Cypulchre is a dystopian tale of our technological future


Cypulchre follows Paul Sheffield, a former scientist in an alternate reality, who was involved with a revolutionary cyberspace called the Cloud. This invention allows individual minds to link to a central network of shared information, where users can essentially download or upload different information packages — in this realm of reality, the Cloud has become a catalyst of transcendent divergence in human evolution.

The novel’s title, a combination of cyber- and sepulchre, refers to the Cloud simultaneously broadcasting signals and receiving and storing incoming information from users as a sort of watch tower or gateway point where reality and cyberspace converge.

Paul’s character is modelled after the classic cyberpunk protagonist. He is crippled by schizophrenia, and he has suffered a devastating event that separates him from his family and his own creation. It is only through a series of unfortunate, or perhaps deliberate, events that he is forced to act on a bigger scale against the very technology he has brought to life.

Cyberpunk is a subgenre of science fiction. According to author Joseph MacKinnon, one of its fundamental elements is the exploration of the “inverse relationship between technology and quality of life.” The story is usually set in a dystopian society of the near future, where the relationship between high tech and low life is often defined by the barrier of advanced science.

The writing in Cypulchre is detailed and uses a wide array of illustrative and sometimes ornamental words; it is filled with the kind of techno-babble common in cyberpunk fiction. This collection of descriptive words and new vocabulary sometimes hinders the telling of the story. MacKinnon has acknowledged others’ criticism of his heavy use of detail, and although he stated that the book was written to be more readable, it still contains a fair amount of description.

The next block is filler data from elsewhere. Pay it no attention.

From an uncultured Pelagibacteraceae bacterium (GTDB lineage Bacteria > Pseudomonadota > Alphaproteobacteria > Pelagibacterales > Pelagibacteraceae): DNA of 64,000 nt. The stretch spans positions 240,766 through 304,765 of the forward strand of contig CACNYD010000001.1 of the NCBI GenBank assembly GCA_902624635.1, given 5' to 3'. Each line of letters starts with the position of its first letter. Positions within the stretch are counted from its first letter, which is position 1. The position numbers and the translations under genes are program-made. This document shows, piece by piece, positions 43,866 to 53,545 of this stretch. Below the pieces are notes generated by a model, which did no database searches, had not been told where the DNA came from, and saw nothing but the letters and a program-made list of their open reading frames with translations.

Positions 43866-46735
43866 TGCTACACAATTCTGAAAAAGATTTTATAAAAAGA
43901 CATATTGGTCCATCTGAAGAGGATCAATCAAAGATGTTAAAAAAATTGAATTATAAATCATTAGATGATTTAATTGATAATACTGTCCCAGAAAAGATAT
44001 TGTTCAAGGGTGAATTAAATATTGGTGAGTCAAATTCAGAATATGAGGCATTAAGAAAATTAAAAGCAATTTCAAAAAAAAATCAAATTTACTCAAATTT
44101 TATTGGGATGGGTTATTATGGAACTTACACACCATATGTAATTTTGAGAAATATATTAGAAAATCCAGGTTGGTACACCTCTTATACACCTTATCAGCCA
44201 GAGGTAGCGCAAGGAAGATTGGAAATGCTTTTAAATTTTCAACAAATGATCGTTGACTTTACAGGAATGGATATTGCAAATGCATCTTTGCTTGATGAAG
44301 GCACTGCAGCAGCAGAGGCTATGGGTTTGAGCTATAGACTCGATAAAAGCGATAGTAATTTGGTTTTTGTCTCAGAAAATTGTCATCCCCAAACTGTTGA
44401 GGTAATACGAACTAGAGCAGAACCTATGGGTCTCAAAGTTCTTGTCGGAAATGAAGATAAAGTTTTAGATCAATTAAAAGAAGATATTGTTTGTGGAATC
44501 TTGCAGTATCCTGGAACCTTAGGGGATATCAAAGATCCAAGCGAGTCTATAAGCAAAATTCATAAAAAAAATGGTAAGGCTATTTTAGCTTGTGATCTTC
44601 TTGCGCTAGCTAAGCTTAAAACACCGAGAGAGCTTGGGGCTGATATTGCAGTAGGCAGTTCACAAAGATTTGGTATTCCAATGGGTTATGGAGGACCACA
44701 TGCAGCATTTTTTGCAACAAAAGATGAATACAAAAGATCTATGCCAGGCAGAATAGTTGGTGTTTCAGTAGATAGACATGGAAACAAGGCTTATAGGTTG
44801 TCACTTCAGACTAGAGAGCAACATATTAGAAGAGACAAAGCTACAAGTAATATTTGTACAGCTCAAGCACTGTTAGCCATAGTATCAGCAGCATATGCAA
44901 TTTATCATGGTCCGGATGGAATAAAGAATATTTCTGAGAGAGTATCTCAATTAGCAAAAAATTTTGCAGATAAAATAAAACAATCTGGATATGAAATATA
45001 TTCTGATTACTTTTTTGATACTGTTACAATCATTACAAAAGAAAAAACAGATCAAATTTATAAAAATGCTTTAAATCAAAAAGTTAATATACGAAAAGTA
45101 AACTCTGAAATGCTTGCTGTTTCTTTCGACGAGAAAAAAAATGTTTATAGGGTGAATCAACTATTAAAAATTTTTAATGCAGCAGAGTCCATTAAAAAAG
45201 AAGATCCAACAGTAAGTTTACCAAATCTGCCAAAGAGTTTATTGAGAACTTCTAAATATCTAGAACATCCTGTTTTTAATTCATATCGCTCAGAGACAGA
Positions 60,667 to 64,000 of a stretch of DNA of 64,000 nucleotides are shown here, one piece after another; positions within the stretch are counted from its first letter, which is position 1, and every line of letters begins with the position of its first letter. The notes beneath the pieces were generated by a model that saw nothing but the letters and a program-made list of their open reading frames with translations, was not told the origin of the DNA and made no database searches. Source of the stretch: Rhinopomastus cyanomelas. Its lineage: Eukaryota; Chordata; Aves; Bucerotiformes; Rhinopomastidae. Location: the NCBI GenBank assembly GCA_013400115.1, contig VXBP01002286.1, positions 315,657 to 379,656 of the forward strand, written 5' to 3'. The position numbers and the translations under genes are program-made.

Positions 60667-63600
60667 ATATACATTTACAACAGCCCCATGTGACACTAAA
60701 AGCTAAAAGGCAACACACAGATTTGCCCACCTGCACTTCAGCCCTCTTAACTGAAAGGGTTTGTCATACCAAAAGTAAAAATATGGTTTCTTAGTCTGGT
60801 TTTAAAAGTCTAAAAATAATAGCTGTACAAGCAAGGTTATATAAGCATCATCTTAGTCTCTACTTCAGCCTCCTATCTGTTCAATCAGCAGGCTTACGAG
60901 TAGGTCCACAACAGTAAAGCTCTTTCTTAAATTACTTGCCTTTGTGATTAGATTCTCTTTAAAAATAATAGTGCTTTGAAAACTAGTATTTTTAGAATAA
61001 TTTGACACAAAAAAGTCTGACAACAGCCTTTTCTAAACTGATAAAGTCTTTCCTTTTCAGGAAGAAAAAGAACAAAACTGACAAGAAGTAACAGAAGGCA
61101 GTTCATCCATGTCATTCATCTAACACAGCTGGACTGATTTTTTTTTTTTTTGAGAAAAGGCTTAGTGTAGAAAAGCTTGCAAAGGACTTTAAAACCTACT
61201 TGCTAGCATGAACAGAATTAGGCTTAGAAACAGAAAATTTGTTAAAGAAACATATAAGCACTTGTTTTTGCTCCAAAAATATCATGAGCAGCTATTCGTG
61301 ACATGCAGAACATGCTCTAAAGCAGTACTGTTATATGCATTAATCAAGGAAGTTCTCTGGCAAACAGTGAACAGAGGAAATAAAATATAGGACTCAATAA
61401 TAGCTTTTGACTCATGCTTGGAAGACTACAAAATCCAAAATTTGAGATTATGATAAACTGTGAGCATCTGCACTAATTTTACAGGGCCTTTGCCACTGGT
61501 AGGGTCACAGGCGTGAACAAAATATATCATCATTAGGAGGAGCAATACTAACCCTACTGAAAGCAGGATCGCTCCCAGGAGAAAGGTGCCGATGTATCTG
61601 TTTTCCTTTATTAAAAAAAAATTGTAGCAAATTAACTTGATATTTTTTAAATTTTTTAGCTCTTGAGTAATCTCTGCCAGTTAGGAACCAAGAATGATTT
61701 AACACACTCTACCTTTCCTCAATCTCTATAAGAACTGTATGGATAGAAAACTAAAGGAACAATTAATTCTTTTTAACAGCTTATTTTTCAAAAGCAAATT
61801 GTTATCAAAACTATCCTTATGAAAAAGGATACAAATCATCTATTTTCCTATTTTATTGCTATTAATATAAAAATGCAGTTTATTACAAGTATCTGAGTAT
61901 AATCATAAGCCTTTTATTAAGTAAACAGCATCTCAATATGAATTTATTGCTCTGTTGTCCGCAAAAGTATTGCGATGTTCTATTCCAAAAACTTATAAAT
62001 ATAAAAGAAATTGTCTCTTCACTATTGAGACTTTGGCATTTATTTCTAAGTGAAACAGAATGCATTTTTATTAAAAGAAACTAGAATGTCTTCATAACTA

MacKinnon’s writing style helps to paint a clearer image of the world, however, and the story ends up reading like an action film. He uses a mixture of first and third person perspectives, focusing mainly on third person and inserting the former in italics. Paul’s inner thoughts are audible, but the world is still largely perceived through a wide-view perspective, adding to the story’s action film visual vibe. “That’s great!” said MacKinnon, in response to this observation. “I wanted to write for an action game.”

One of the fascinating aspects about reading a cyberpunk novel is the introduction of a new world, new words, and a new form of immersion. As MacKinnon explained, “The word might be new, but the idea is not necessarily new.” For those who are unfamiliar with some of the jargon, the style could be a stumbling block. However, after becoming immersed in MacKinnon’s writing style and the world of Paul and the Cloud, the reader is suitably geared up for all the action-packed events leading up to the final moments.

Joe MacKinnon’s Cypulchre was an interesting read and would be an appropriate introduction to the realm of cyberpunk fiction. For those who decide to give it a chance and want to read more similar fare, MacKinnon recommends revisiting older cyberpunk novels such as William Gibson’s Neuromancer or Neal Stephenson’s Snowcrash.

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